For Gazpacho soup recipes, make sure to check out Gout and You’s Pinterest page.

In August 2015, a new University of Otago study from New Zealand claims that tomatoes are indeed a gout trigger. A survey of New Zealanders who suffer from gout asked which foods caused their trigger and tomatoes were listed as a trigger 20.2% of the time.

It was ranked as the fourth most commonly mentioned trigger behind alcohol, seafood, and red meat. This data was then pooled and analyzed from three long-running US studies to compare.

The data showed that consuming tomatoes is linked to higher uric acid levels in the blood.

Here is a quote from one of the study’s researchers:

“Whilst our data cannot support the claim that tomato consumption is a trigger of gout attacks, we provide support for the hypothesis that tomato consumption may trigger gout attacks through increasing serum urate.”

There is speculation that since tomatoes are high in a compound called glutamate which may “stimulate or amplify the synthesis of urate by acting as a nitrogen donor in the purine synthesis pathway,” they suggested that this may be the root cause.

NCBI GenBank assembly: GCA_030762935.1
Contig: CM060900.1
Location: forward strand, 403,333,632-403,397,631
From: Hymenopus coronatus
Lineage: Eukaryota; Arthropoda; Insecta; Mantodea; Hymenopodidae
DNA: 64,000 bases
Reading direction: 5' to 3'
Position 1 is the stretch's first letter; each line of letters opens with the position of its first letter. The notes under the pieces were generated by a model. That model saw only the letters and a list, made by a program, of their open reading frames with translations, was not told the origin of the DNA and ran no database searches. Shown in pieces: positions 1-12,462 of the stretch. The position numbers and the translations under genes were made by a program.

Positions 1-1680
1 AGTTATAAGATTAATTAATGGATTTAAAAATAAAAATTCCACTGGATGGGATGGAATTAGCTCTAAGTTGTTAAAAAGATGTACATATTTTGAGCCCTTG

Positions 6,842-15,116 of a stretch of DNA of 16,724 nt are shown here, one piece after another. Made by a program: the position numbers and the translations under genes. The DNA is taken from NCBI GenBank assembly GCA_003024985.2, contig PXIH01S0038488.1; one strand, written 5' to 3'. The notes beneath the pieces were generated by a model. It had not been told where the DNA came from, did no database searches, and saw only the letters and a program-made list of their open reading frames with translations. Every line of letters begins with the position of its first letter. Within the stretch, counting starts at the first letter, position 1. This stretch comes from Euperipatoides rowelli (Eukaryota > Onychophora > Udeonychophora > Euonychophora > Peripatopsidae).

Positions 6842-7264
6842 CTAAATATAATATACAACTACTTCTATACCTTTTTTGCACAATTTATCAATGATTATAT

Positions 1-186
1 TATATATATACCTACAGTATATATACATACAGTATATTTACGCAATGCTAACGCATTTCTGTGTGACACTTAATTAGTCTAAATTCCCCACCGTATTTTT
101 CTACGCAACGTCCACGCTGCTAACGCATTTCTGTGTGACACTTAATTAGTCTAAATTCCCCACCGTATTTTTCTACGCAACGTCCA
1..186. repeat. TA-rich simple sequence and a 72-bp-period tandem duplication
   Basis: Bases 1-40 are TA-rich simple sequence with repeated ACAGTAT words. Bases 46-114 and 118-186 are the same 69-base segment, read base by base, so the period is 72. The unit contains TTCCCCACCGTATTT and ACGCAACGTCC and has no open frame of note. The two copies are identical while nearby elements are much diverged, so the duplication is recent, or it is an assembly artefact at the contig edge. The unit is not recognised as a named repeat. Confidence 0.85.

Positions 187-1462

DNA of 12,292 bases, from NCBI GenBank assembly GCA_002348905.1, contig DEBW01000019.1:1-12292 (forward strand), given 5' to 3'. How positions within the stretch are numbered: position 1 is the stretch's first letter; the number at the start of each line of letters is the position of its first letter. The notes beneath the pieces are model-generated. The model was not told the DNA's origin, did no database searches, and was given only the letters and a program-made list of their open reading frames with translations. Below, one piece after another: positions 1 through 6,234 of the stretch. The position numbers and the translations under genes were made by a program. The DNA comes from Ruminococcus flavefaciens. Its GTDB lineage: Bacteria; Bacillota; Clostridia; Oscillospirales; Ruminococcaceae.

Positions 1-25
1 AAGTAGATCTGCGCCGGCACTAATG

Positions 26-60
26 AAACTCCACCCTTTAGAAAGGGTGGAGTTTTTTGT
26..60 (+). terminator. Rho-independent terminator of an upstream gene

The researchers did state that further research is needed to determine this relationship between gout triggers and tomatoes.

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Tomatoes May Aggravate Gout Symptoms

The Department of Biochemistry at the University of Otago in New Zealand’s researchers discovered that many gout sufferers think tomatoes are one of the foods that cause gout.

2,051 New Zealanders with clinically confirmed gout were polled by the researchers. 71% of those surveyed acknowledged having one or more food triggers. Twenty percent of these cases listed tomatoes as a trigger.

The authors pooled and analyzed data from 12,720 male and female participants in three ongoing US health studies after concluding that tomatoes are a frequently mentioned trigger food.

This information demonstrated a connection between tomato consumption and higher blood levels of uric acid, which is the primary underlying cause of gout.

The researchers stated that their study was not designed to prove that tomatoes cause gout attacks. The findings do, however, indicate that this food may alter uric acid levels to a degree comparable to other commonly accepted gout-trigger foods.